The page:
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Aberdour, Inverkeithing Road, St Colme House North Entrance Gate Lodge Including Quadrant Walls with Railings, Piers and Gates

A Category B Listed Building in Inverkeithing and Dalgety Bay, Fife

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Latitude: 56.0511 / 56°3'3"N

Longitude: -3.3173 / 3°19'2"W

OS Eastings: 318051

OS Northings: 685027

OS Grid: NT180850

Mapcode National: GBR 23.QQPW

Mapcode Global: WH6S5.05MJ

Entry Name: Aberdour, Inverkeithing Road, St Colme House North Entrance Gate Lodge Including Quadrant Walls with Railings, Piers and Gates

Listing Date: 1 June 1993

Category: B

Source: Historic Scotland

Source ID: 338291

Historic Scotland Designation Reference: LB6633

Building Class: Cultural

Location: Aberdour (Fife)

County: Fife

Electoral Ward: Inverkeithing and Dalgety Bay

Parish: Aberdour (Fife)

Traditional County: Fife

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Dated 1907 with later additions. Single storey 3-bay original L-plan gatelodge with late 20th century extension to S creating T-plan. Squared, snecked, tooled sandstone, polished ashlar dressings. Long and short detailing to arises and window margins.

W (PRINCIPAL) ELEVATION: advanced gabled entrance porch to off-centre left; centred door with carved, dated and initialised shield 'M 1907' set above, window to left return. Bipartite window setback close to porch to left. Advanced gabled wing to right; centred bipartite window. Modern extension to far right.

N ELEVATION: window to right and left. Recessed extension to far left; 3 equally arranged small narrow windows.

S ELEVATION: partially seen, (2002). Late 20th century gabled extension with window.

Replica timber panelled door, predominantly 10-pane timber sash and case windows, 6 lower and 4 upper panes. Pitched grey slate roof, overhanging eaves with exposed rafters. Corniced bargeboards to gables, ball and spike finials to W and S gable apex. Corniced gable apex stack with clay cans to N and E. Shouldered, corniced elongated stack with clay cans to advanced W section. Corniced timber gutters.


J Maitland and Wardrop, 1870s. Pair of highly decorative cast and wrought iron gates; gold painted coronet to centre, radiating spokes terminating with arrow-head motif, (similar to gates designed for Moray Gate Lodges in Wester Aberdour and Darnaway Castle, Morayshire, see separate listings). Pair of ashlar gatepiers; chamfered square-plan; plinth, corniced cap surmounted by ball finial. Flanking low, snecked and tooled stone quadrant wall, chamfered ashlar coping surmounted by simple low cast-iron railings interspersed with 4 decorative cast iron panels, 4 support railings with decorative cast- iron console brackets fixed to ground behind, surmounted by golden painted urns. Terminating pair of piers, same as gatepiers without ball finials.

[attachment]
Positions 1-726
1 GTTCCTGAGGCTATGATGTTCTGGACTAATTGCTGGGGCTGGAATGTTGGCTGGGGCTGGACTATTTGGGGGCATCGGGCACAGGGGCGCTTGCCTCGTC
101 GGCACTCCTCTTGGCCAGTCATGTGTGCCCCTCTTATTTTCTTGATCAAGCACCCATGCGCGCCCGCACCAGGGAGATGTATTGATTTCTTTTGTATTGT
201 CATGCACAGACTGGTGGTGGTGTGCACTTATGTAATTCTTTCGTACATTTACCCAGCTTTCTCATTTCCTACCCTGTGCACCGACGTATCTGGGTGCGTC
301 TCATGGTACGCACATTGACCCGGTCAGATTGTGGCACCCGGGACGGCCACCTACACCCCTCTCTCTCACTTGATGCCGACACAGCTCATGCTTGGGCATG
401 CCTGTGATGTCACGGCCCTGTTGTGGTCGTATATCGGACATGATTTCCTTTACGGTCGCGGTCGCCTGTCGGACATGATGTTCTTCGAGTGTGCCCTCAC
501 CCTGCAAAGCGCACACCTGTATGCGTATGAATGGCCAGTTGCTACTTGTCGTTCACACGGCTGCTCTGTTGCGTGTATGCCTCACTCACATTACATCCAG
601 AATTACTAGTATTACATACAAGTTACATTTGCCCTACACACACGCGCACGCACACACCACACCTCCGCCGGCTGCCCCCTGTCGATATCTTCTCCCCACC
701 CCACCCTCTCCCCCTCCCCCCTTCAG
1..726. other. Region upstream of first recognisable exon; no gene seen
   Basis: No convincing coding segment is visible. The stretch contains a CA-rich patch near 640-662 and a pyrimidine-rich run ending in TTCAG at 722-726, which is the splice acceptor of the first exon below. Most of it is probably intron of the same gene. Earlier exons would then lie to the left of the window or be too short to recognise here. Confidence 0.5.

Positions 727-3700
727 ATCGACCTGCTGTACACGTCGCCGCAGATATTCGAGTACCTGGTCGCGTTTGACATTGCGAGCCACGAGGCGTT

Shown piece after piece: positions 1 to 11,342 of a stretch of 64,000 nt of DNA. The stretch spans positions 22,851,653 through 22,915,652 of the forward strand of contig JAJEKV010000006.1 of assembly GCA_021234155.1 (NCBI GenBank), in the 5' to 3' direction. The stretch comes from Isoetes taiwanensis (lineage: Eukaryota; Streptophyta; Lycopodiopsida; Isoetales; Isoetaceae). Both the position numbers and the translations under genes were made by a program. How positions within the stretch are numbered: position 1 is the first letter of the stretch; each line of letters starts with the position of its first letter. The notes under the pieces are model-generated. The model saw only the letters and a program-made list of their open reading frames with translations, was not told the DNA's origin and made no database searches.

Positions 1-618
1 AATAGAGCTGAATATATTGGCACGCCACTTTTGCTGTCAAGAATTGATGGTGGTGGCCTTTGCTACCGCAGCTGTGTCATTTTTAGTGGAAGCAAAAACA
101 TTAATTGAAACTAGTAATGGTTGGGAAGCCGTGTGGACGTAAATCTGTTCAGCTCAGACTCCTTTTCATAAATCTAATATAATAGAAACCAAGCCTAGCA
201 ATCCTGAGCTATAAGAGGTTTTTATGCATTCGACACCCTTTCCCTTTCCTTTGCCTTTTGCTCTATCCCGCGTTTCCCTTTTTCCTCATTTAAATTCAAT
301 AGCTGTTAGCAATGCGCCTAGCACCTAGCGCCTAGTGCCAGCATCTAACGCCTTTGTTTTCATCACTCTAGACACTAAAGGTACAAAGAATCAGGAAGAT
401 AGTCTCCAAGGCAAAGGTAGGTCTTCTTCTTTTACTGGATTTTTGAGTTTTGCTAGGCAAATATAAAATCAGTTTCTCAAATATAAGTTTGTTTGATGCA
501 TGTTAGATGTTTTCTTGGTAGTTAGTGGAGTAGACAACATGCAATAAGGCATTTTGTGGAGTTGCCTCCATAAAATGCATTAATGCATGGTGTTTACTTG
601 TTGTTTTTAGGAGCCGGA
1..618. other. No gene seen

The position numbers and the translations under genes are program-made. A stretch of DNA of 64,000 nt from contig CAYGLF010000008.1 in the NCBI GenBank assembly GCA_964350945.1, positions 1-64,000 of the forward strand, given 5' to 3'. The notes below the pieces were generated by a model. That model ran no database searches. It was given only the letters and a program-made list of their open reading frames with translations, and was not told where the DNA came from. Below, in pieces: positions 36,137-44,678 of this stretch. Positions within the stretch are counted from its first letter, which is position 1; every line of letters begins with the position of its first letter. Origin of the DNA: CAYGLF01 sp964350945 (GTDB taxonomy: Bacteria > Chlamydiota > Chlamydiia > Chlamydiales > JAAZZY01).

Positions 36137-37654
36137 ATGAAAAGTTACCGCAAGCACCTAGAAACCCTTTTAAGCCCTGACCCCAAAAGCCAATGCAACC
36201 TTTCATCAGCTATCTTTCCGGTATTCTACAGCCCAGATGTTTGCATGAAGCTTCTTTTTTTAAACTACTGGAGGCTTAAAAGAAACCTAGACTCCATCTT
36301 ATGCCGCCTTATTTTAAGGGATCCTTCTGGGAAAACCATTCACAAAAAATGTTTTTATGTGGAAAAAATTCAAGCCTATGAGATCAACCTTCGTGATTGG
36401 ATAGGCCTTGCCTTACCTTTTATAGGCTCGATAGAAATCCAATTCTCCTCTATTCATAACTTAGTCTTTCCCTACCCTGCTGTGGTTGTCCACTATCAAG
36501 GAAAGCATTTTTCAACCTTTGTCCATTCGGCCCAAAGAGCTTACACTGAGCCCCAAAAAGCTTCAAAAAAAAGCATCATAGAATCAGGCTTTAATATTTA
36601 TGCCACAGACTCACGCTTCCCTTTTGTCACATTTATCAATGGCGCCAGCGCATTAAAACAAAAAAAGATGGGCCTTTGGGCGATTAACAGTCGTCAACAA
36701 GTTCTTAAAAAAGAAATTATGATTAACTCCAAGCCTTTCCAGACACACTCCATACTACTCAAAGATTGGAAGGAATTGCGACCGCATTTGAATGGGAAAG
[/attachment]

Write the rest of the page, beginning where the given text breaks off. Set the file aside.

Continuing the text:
Statement of Interest

NOTES: B-Group with St Colme House, St Colme House Coach House and Sundial , all Dalgety Parish and St Colme House Dovecot. Aberdour and surrounding land is divided between the old feudal estates of the Earls of Morton (Easter Aberdour) and the Earls of Moray (Wester Aberdour). St Colme Gate Lodge stands at the entrance to St Colme House (see separate listing), the house was the residence of the Earl of Moray's chief factor from the 1830s up until the 1960s. The house and lodge are situated to the northern periphery of the former Moray estate at Donibristle (the estate was sold off during the 1960s for housing development). The head factor or 'his Lordship's commissioner' as he was known, not only presided over the 2 thousand acres of parkland at Donibristle but also had overall responsibility for the Earl's entire 7 to 8,000 acres of land within Fife. St Colme House was largely extended and rebuilt in the 1830s to reflect the status of its new occupier. The 1st and 2nd edition Ordnance Survey map show that a smaller lodge was originally sited to the same position as the present 1907 lodge. The gates, gatepiers and railings were erected in 1870 and share the same motifs employed to the gates and gatepiers erected in the same year at the East Lodge to the Donibristle Estate in Wester Aberdour (see separate listing), both sets of gates were designed by J Maitland and Wardrop. The stylistic detailing employed to both sets of gates with the centralised coronet of the Moray family can also be found at gates to the Earl of Moray's principal seat of Darnaway Castle in Morayshire (see separate listing). In the 1960s at the time the Moray Donibristle Estate was sold off, the British Petroleum Company acquired St Colme House and St Colme North Entrance. The large Braefoot Oil Plant is situated adjacent to St Colme House on the coastline. The house is now used as a training centre for workers in the oil industry, the caretaker to the house occupies the lodge (2002).

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